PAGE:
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  #1  
Old 06-24-21, 10:38 AM
Timcote1960 Timcote1960 is offline
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Looking for a 2nd 337

I've owned N639GC about 3yrs now and for one reason or another (4 alternators, rear turbo issues for 6mo, intercooler cracks, 3 engine-outs, wow), she's been stuck to the ground about 70% of the time. I love this P337G but yesterday my AP for the annual gave me bad new: the front (higher time) engine is pumping oil with compressions in the 50s and the rear ain't much better. I expect to write some checks again....

But the real problem is I NEED RELIABLE TRANSPORTATION!!! Ive just taken a work arrangement that requires I fly between DC and NH weekly. Flying the 337 is a joy when it works, and the safety comforts me greatly. The car ride is 8-12 hrs (one never knows) and I hate commercial. Am thinking that a second 337 could offer redundancy in the bird I like.

Next 337 wouldn't need to be be pressurized but I would prefer later model and an AP is a safety requirement. GPS naturally, turbo or natural is fine. Ice is nice but not required. Anybody want to make a deal?

Tim
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  #2  
Old 06-24-21, 08:20 PM
Ed Coffman Ed Coffman is offline
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I have a couple for sale. PICs and info on my website. https://www.wefly4u.com/forsale

Make me an offer.

Ed
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  #3  
Old 06-26-21, 08:57 AM
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n86121 n86121 is offline
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Caution

Your description 'pumping oil and compression in the 50's" is highly suspect.

As 'pumping oil' makes no sense.

Nor do I believe all the compressions have all dropped so suddenly.

I think they see a doctor with a checkbook, frankly.

Ask the fellow for installed price of engines overhauled NOT by him, but by either a different well-known engine overhaul shop that just does engines, or TCM, limiting his margin on replacing two engines.

...Before taking you for a ride.

Again, highly suspicious.

Or get Mike Bush involved. You need someone riding shotgun.
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  #4  
Old 06-26-21, 06:43 PM
JohnT JohnT is offline
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I will be selling my 72/73 P337G this winter. AP, boots, dual WAAS, recently overhauled props, factory remans (will have about 900 hours on each by then). Please contact me by email for more info/details. Thanks. John
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  #5  
Old 07-10-21, 11:00 AM
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Tim, are you not responding to your PMs?
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  #6  
Old 07-10-21, 04:02 PM
Timcote1960 Timcote1960 is offline
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337 shopping

A few responses on this thread:

1. There's really no doubt that my front engine requires the big hit. Ive seen the borescope (oil pumped up past the ring) and poor compressions myself. My motors have been run hot and the front is high time. While the loving intent to protect a brother from nefarious mechanics (yes, there are some) is appreciated, that's not my read with this guy who comes well respected by the community in NH. Accusing a mechanic of selling an unnecessary engine is like accusing a man of rape---better have some solid evidence before making that call. Or to use the medical metaphor, mal occurrence is far more common than malpractice. I'm closest to the evidence and pretty confident replacement is the right call. Love you anyways Dave, and I know you're heart's on my side.

2. I have been looking at my PMs. It seems the sweet spot for acquiring a 337 that can reliably haul me back and forth DC to Boston is listed somewhere around $90K (there are 4 candidate machines in that ballpark). None of them is perfect; hopefully my own will be perfect by around October, November?. Meantime, the drive on 95 is brutal and commercial isn't an option with the dog. Redundancy offers transport reliability, with the trade-off of doubling the woes and complications of aircraft ownership. But we knew that already---we own twins.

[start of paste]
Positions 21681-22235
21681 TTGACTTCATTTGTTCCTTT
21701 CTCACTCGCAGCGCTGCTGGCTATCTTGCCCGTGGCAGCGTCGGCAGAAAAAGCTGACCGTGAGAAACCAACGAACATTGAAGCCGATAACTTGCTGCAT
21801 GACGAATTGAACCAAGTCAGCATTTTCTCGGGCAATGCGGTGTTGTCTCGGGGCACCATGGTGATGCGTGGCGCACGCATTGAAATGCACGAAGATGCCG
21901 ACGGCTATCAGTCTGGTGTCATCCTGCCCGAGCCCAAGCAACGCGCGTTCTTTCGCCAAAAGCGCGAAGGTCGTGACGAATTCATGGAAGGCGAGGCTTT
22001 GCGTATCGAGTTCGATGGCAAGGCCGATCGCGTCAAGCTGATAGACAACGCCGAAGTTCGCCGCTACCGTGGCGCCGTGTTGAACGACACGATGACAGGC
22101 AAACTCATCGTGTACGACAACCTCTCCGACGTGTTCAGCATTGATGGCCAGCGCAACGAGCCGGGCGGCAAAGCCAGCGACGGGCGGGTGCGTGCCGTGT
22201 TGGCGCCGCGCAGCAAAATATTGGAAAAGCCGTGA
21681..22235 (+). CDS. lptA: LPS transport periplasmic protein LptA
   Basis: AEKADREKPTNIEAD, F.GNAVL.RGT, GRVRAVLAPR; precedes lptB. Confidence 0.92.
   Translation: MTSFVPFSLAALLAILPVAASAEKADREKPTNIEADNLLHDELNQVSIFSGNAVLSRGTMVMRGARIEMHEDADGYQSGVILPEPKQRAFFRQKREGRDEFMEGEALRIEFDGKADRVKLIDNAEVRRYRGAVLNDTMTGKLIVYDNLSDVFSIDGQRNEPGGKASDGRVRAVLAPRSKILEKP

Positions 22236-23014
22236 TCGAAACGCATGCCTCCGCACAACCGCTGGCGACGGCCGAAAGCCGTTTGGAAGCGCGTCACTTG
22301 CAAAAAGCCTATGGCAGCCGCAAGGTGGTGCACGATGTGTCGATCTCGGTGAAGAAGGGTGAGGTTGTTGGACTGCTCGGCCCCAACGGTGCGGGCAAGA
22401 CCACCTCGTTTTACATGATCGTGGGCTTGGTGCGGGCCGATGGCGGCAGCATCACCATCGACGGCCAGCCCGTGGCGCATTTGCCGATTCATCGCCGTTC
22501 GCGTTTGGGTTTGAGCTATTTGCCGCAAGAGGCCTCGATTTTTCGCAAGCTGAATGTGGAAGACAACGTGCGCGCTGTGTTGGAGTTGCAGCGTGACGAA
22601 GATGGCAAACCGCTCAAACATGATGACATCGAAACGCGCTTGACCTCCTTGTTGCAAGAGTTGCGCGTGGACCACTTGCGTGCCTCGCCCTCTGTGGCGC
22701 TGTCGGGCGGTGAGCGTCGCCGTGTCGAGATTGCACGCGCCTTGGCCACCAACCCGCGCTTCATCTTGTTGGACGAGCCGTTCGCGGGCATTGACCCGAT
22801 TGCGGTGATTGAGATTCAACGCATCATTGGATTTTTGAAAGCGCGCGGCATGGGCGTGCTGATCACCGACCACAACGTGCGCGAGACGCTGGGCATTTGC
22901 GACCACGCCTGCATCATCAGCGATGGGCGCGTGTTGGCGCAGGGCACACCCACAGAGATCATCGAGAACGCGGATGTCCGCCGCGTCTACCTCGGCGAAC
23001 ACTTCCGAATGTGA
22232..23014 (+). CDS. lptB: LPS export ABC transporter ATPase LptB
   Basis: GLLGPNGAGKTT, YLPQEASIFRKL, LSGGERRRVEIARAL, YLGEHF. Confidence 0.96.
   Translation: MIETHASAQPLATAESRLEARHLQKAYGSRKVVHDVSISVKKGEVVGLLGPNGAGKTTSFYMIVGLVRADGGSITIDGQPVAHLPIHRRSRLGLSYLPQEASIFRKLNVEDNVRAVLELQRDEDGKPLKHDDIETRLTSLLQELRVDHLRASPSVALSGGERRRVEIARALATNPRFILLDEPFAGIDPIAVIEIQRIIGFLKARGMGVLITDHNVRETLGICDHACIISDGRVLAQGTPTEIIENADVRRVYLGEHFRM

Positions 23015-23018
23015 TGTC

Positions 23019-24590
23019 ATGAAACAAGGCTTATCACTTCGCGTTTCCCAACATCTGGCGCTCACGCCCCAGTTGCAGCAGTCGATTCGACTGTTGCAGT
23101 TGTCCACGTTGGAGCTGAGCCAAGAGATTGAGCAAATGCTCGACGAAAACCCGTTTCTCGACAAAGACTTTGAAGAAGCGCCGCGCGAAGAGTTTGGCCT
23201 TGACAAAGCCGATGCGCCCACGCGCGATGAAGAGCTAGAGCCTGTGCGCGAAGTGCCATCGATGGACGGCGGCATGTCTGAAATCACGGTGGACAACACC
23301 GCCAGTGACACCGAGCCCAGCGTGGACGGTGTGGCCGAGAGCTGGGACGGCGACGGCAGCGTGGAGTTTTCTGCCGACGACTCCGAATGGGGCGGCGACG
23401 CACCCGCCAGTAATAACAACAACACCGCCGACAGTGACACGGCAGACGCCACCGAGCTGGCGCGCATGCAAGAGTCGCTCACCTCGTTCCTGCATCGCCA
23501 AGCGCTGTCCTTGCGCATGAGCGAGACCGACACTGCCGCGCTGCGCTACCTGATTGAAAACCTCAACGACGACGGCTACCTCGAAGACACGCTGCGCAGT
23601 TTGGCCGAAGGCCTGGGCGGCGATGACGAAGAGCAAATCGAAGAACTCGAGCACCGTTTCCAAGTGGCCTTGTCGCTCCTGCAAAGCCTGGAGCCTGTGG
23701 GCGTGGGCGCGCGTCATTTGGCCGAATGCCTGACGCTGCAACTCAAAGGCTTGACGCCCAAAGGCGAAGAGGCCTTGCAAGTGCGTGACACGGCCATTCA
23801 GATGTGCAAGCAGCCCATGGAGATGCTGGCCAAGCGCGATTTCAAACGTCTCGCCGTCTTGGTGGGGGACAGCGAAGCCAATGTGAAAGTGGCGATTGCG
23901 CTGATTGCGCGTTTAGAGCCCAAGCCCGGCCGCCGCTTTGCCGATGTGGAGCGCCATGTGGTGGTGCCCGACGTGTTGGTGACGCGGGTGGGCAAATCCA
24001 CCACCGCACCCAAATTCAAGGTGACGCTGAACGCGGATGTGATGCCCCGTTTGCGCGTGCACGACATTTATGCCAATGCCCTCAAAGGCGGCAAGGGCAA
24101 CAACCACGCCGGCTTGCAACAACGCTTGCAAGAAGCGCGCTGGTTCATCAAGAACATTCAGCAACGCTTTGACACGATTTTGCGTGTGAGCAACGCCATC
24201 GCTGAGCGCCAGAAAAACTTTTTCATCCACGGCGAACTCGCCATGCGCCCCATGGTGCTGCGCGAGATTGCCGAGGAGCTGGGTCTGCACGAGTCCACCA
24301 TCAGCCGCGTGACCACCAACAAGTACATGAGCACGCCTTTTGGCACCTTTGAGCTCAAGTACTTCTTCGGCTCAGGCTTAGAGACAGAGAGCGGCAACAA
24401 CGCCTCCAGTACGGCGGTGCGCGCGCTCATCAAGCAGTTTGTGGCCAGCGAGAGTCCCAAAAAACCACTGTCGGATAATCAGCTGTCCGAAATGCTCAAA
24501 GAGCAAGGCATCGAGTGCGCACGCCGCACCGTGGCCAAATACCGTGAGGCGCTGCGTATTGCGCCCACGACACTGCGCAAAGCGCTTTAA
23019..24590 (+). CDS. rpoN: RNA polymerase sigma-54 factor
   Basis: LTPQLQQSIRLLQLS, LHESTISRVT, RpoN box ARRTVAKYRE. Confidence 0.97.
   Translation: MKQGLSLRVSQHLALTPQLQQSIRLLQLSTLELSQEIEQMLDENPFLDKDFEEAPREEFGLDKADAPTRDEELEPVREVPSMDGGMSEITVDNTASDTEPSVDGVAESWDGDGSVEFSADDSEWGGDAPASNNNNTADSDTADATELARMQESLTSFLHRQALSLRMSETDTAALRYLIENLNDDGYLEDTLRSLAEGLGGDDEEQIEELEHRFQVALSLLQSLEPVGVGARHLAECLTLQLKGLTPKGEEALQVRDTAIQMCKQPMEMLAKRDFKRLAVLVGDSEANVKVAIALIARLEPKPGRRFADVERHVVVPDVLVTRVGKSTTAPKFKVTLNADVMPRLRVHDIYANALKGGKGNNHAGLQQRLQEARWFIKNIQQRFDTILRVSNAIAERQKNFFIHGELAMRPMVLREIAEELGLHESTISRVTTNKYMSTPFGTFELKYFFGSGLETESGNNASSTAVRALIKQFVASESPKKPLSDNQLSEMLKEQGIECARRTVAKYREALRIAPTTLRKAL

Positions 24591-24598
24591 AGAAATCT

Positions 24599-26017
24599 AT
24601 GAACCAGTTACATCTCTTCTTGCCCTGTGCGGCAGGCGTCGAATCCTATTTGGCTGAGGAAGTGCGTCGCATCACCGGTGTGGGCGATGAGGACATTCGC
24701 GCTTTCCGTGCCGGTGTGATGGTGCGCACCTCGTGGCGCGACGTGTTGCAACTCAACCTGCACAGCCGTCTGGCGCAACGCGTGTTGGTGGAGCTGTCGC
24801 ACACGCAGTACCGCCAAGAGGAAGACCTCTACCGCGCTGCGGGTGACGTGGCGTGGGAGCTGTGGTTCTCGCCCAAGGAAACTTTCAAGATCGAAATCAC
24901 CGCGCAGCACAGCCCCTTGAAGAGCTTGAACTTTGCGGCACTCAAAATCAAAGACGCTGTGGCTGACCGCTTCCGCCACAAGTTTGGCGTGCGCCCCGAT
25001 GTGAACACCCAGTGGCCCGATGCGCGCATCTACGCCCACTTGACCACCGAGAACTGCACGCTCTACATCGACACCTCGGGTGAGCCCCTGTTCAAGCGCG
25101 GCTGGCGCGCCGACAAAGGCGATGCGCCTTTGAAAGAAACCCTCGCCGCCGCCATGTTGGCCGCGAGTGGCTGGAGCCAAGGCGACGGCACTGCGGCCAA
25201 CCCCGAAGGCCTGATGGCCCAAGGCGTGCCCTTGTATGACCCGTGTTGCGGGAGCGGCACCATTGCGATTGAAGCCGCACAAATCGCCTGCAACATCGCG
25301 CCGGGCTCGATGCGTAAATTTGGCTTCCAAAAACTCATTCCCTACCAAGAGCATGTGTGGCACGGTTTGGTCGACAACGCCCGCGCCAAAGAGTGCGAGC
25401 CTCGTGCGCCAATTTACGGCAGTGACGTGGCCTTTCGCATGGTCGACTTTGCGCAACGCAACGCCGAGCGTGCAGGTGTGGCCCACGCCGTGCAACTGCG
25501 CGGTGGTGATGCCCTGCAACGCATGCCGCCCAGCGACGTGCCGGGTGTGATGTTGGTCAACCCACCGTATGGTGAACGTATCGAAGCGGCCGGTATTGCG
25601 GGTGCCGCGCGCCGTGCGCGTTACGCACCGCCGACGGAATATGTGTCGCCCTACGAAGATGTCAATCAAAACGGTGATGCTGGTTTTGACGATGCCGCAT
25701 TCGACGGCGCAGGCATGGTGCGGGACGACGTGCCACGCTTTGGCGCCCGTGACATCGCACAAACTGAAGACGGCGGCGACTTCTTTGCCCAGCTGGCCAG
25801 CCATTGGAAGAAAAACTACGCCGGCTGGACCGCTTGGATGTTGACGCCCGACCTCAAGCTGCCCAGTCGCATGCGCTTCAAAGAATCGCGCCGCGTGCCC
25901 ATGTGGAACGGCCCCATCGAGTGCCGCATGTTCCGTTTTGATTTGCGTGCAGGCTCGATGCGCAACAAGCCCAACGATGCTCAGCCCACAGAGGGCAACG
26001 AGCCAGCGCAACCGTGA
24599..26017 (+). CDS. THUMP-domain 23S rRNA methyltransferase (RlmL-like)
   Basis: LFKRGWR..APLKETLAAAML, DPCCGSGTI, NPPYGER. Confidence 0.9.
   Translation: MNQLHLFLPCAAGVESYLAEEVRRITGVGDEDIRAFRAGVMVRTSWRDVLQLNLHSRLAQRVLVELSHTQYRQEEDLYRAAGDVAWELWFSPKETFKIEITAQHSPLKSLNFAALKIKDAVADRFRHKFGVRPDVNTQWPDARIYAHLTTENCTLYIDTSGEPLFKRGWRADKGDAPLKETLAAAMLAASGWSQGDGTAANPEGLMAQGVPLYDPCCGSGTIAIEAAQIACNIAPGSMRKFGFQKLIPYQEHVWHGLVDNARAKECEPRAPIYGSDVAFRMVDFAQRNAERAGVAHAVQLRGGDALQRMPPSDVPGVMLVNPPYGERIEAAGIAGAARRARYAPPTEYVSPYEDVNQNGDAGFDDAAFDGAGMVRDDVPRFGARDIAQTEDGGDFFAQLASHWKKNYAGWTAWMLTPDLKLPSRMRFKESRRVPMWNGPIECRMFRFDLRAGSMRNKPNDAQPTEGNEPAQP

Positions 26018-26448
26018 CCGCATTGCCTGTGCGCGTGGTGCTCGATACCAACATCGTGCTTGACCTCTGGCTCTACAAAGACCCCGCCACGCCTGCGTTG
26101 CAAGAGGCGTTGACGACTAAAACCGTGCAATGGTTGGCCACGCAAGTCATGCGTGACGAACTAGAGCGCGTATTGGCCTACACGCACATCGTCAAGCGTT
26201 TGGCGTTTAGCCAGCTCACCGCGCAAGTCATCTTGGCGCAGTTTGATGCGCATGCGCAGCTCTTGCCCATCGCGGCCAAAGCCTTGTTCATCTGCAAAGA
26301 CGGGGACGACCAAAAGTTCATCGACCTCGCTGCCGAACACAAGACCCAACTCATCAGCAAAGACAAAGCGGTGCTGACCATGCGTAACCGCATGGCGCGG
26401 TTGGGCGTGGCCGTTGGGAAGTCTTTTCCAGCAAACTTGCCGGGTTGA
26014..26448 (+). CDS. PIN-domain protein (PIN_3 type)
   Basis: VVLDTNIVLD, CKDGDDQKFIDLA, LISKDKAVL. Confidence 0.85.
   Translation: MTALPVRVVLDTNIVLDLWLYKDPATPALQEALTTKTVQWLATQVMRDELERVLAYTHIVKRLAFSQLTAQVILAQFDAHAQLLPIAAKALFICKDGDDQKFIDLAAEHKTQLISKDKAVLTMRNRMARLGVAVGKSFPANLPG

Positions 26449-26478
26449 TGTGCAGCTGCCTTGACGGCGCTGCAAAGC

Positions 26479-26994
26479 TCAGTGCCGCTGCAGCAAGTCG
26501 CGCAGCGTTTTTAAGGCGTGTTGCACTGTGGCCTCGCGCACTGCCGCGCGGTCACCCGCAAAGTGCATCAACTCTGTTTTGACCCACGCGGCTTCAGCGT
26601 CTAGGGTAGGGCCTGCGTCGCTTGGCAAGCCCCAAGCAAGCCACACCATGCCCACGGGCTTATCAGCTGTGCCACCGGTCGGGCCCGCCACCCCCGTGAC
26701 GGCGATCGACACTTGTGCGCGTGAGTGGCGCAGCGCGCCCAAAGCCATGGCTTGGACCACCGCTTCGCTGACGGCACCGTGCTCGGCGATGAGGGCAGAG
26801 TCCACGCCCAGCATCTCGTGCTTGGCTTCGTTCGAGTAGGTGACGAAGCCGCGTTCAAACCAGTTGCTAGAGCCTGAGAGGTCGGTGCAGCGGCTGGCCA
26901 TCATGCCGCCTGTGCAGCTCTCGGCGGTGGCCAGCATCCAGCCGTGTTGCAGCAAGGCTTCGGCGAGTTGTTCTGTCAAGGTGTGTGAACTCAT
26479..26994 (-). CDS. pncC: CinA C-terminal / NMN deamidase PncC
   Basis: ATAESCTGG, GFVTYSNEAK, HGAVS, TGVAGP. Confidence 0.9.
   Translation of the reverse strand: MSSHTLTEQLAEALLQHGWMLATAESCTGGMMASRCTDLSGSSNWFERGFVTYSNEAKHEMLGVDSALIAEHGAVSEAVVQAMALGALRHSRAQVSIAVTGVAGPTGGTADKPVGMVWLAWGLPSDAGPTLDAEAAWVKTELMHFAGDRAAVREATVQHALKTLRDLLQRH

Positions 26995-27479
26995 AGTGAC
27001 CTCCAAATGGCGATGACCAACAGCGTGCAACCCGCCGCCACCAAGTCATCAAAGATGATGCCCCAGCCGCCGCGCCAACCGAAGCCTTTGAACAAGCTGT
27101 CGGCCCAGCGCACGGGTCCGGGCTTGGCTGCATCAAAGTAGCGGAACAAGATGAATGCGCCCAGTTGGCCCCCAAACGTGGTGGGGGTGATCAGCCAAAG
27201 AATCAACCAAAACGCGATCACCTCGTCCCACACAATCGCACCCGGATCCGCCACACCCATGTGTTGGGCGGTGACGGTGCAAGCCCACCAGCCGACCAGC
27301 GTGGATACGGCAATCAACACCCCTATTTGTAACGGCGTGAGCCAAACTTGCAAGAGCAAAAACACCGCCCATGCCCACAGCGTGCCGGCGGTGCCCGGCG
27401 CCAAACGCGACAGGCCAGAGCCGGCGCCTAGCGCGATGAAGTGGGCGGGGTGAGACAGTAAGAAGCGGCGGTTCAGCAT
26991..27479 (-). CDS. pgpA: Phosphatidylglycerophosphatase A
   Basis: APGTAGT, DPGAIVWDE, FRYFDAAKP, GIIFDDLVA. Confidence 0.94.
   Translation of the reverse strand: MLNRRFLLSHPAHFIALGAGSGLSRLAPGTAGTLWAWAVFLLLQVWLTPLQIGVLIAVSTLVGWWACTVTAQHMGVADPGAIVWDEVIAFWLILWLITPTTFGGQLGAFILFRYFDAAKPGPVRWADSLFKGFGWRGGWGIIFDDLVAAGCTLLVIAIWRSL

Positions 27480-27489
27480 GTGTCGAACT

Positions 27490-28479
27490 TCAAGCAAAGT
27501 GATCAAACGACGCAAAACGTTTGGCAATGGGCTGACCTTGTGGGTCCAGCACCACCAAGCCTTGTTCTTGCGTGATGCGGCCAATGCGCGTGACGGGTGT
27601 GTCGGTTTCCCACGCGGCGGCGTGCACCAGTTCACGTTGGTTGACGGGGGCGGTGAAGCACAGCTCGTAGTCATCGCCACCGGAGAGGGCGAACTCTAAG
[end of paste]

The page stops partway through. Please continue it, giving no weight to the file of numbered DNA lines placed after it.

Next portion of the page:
3. Still a go for Fly-in Sept 17 weekend at KLCI in Laconia NH. Maybe I will have a flyable 337 myself even, maybe not. At 61 years old, I remain hopeful that before the clock runs out I will achieve this dream of one or two safe 337s I can depend on flying me around whenever I want if the weather and my own skills allow. Not there yet...

Respectfully submitted.

Tim Cote
N639GC
N?????
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  #7  
Old 07-11-21, 08:02 PM
JeffAxel JeffAxel is offline
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Tim,
polite suggestion, do what I did, sell the Skymaster and find an F model MU2. Way better plane, but more expensive to operate, not that much more, but more. You do get a lot for the money though, and it would be much more reliable than ANY pressurized piston twin, not to mention faster and more capable. The F model MU2 is the least expensive way to get into a turbine. If you are flying IFR year round in the northeastern US that says turbine equipment to me. I happen to know of one coming up for sale soon (not mine) that is a really nice plane (nicer than mine!). The ask will be $300K, but that is a good price for that plane. Just sayin....
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  #8  
Old 07-11-21, 08:19 PM
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You can buy an older Cessna Citation jet for about the same money as a high-end P337 or Riley. Some people just don't want the extra complexity, operating costs, and higher insurance. Plus MU-2s have a bad reputation of eating pilots for lunch. You need to be on the top of your game to fly one. The Skymaster is sort of a La-z-boy in the sky, easy to fly. To each, their own, based on their skills, budget, and mission...
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Old 07-11-21, 09:15 PM
Timcote1960 Timcote1960 is offline
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MU2, cheap 0 jets, 337, my oh my

Thanks for your good thoughts.

I agree that the MU2 seems to make sense, I'm just not sure I'm enough pilot. Abe Lincoln once said "Think you can or think you can't, either way you're right". I don't think I can.

Reality may have nothing to do with reputation, but the MU2 has perhaps the absolute worst reputation for killing folk. From what I hear, new training programs have made the statistics more in line with what should be expected. But remember, I'm 61 and pushed my first throttle to firewall at 54, have about 800hrs. Still a baby, but too old to grow up and be a Top Gun.